-1

We are using More switches in our LAN setup,

We just want to know how many Switches we have crossed to reach the destination IP.

Thanks in advance.

  • Please edit your question to clarify. I don't understand the question. – Ron Maupin Dec 21 '15 at 16:28
  • 1
    No one can possibly know how many switches you cross without the network layout and your device in relation, and then just looking at the diagram would tell you. A better question might be, why would this matter, and explaining that might help clarify what you are asking. – Radhil Dec 22 '15 at 0:17
  • You could improve your question by editing it to add more details. You may find our Question Checklist helpful when editing your question. – YLearn Dec 23 '15 at 23:06
  • I found his question easy to understand. Why all the downvotes? This is not an uncommon need. – Ronnie Royston Jul 20 '16 at 19:26
  • Did any answer help you? If so, you should accept the answer so that the question doesn't keep popping up forever, looking for an answer. Alternatively, you can provide your own answer and accept it. – Ron Maupin Aug 12 '17 at 23:57
1

If the switches are without management, you cant know because they are blind, meaning they wont/arent being treated as a node/hop like routers are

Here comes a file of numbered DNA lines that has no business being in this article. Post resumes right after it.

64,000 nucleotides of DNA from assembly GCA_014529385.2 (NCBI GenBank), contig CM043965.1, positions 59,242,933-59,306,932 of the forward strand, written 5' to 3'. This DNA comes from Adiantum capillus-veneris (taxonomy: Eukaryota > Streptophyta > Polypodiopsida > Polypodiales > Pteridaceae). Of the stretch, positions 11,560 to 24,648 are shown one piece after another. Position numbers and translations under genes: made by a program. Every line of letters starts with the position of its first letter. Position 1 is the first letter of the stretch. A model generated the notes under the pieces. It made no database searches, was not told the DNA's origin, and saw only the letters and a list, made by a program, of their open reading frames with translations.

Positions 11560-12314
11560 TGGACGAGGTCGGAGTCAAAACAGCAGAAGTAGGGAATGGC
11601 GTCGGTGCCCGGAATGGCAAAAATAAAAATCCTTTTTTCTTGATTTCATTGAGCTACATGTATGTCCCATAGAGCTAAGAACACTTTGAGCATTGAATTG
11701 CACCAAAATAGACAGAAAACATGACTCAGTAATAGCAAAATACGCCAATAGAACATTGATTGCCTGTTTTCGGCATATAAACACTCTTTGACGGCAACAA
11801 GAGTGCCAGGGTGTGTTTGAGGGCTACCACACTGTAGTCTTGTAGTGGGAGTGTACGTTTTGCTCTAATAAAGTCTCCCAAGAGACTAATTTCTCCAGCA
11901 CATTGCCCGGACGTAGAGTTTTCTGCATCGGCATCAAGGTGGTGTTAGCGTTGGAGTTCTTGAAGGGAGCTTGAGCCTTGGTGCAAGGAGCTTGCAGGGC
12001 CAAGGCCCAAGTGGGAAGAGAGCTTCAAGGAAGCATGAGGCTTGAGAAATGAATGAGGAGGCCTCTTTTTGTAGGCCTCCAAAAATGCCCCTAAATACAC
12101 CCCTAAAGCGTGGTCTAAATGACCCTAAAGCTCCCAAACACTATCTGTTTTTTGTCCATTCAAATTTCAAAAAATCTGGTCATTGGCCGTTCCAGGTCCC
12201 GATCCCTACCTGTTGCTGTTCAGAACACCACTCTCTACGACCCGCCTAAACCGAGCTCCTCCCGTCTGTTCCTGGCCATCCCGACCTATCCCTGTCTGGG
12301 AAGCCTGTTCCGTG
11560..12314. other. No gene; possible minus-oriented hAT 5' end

| improve this answer | |
  • 2
    Managed switches are not treated as hops; the management IP is almost never involved in the frame switching or the routing. If it was, it'd be a router. – Radhil Dec 22 '15 at 0:20
1

Easy, provided you have access to these networking devices (switches). Log in and ask it to tell you who it's layer 2 neighbors are. If Cisco that's show CDP neighbor and if not it's probably show LLDP neighbor.

Adding the detail keyword to the end of that command will tell you the IP address of the networking device it sees. Telnet/SSH into that device and repeat. This will give you a layout.

show arp and see the mac address of the IP address and then show mac address table and trace it home.

| improve this answer | |
1

If I understood the question, and it's Cisco, you can use:

traceroute mac ip source-ip-addr dest-ip-addr

This requires CDP enabled on all the switches. Of course source-ip-addr and dest-ip-addr must belong to the same subnet.

| improve this answer | |

Your Answer

By clicking “Post Your Answer”, you agree to our terms of service, privacy policy and cookie policy

Not the answer you're looking for? Browse other questions tagged or ask your own question.